Dr Lisa Finnikin on why she set up the #YourGP campaign to improve communication with the public
We need to talk. Does the doctor-patient relationship need to go into therapy?
If you believe what you read in the papers, in recent months doctors and patients have ended up on seemingly opposing sides. Our relationship has hit choppy waters to say the least, with some of the mainstream press as drunk and disorderly arbiters. Their aim, of course, is not to reunite us, but to sell copies and make money and, hell, a dramatic breakup in full view is always going to pull in the punters.
On the ground most GPs continue to report a good working relationship with the populations they serve. But a significant proportion of our patients are dissatisfied. So we need to talk. We need to speak directly to the public. We cannot rely on them to decipher all the second- or third-hand information they receive about who we are and what we do.
We need to reject the constant dualism peddled by the media. We need to reject the ‘them-and-us’ narrative and the ‘choose-a-side’ mentality. After all, we are all patients and some of us happen to be doctors. Fundamentally, you cannot divide us. We all want ourselves and those we love to be cared for. We are one team.
We do have a problem in this country with how we perceive care and caring. The act of caring for others is grossly undervalued. For evidence of this, we only have to look at the fact that professional carers are considered ‘unskilled’ and earn appallingly low wages. The value of what clinicians do, caring for people, is similarly underappreciated. This has to change.
I don’t think many people know or understand what a day’s work in today’s world is like for a GP. They think of long lunch breaks, popping home for dinner and a quick nine holes on the golf course before afternoon surgery. They don’t realise GPs are regularly working 12- to 14-hour shifts and that they are going in to the surgery early and staying late every single day. They don’t realise that consulting with patients is only part of the job or that if this was all we did our days would still be full.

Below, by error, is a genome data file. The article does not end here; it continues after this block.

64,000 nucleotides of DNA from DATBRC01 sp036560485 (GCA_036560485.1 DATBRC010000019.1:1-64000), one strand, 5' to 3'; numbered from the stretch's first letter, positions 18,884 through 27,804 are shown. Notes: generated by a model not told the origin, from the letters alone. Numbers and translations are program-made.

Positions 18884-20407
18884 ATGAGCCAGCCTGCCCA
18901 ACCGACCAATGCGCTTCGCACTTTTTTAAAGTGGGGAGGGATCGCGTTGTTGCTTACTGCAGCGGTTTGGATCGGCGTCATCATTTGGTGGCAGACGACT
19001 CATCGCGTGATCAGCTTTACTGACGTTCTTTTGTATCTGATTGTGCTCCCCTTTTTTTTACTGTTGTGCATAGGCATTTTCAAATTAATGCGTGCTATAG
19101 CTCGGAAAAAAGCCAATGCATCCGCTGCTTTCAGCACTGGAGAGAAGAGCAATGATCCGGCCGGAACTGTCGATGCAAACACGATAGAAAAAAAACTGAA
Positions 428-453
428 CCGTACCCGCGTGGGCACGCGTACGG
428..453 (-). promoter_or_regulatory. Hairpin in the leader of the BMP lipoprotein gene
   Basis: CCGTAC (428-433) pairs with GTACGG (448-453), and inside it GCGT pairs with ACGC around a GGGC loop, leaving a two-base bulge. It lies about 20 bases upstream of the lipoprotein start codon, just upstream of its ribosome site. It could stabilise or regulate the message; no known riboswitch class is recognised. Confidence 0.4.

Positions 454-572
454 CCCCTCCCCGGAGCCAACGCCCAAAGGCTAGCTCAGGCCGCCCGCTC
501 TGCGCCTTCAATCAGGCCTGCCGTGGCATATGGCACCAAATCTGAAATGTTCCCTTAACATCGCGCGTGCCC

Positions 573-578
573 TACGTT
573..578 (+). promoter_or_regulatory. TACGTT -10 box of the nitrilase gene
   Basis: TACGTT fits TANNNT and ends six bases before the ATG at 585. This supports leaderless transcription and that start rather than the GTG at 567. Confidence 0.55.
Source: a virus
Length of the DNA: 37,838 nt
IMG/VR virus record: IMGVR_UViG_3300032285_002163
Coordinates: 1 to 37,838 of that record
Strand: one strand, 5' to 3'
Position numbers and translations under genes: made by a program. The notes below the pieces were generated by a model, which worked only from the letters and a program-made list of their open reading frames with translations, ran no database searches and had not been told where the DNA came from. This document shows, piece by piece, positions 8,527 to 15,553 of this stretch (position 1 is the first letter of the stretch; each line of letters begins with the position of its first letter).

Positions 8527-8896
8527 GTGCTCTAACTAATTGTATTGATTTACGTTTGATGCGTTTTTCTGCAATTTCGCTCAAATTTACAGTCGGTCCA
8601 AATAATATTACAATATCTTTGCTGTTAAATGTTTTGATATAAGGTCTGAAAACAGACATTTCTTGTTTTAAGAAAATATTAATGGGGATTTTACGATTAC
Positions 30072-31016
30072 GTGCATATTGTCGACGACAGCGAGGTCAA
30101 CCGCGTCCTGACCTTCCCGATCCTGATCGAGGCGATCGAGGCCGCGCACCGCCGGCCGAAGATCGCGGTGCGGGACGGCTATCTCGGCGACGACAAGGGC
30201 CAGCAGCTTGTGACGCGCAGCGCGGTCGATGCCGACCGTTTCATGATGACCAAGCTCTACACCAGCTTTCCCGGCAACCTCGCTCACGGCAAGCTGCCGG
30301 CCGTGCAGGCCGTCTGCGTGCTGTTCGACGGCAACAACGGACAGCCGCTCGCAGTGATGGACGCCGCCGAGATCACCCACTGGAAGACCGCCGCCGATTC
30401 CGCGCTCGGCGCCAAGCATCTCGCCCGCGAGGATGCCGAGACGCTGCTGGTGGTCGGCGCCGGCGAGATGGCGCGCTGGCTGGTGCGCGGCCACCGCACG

They don’t see the endless stream of results, letters, tasks, queries and prescriptions that all need to be carefully considered and appropriately acted on. They don’t see that logging on from home to catch up on our days off is the new normal. They don’t see the lost lunch breaks, the sandwiches in front of the computer and the daily battle to pick up children on time. I think it’s about time that changed.
If the public and the politicians don’t know what we do, we need to tell them. We need to put the general practice PR machine into action. Some may feel this is the remit of our professional organisations, however so many I speak to feel the responses from these bodies have been slow and disappointing, and that maybe we need to be advocates for ourselves. We need to speak directly to the public.
We cannot rely on the media to help us in our plight, so let’s stand up and show who we are and what we do. People cannot value what they do not understand. So let’s help the public understand. Let’s flood people with information until they can’t not know what we do. We cannot leave this to someone else.
Start to think about how you could engage your local population. How can you share your brilliance and your work with them? How can you start to demonstrate your value and let people feel involved and that they have a stake in general practice? Imagine the power of patients and general practice working together to save, to cherish and to support what we have.
My small contribution is to start the #YourGP campaign on social media – a simple idea to showcase the wonderful doctors working in general practice. I want to show people your humanity – that the hardworking GPs aren’t the ones at fault. You’re doing everything you can to support them.
The feedback has been very positive and I invite you to join.
Dr Lisa Finnikin recently left work as a salaried GP in Sutton Coldfield, Birmingham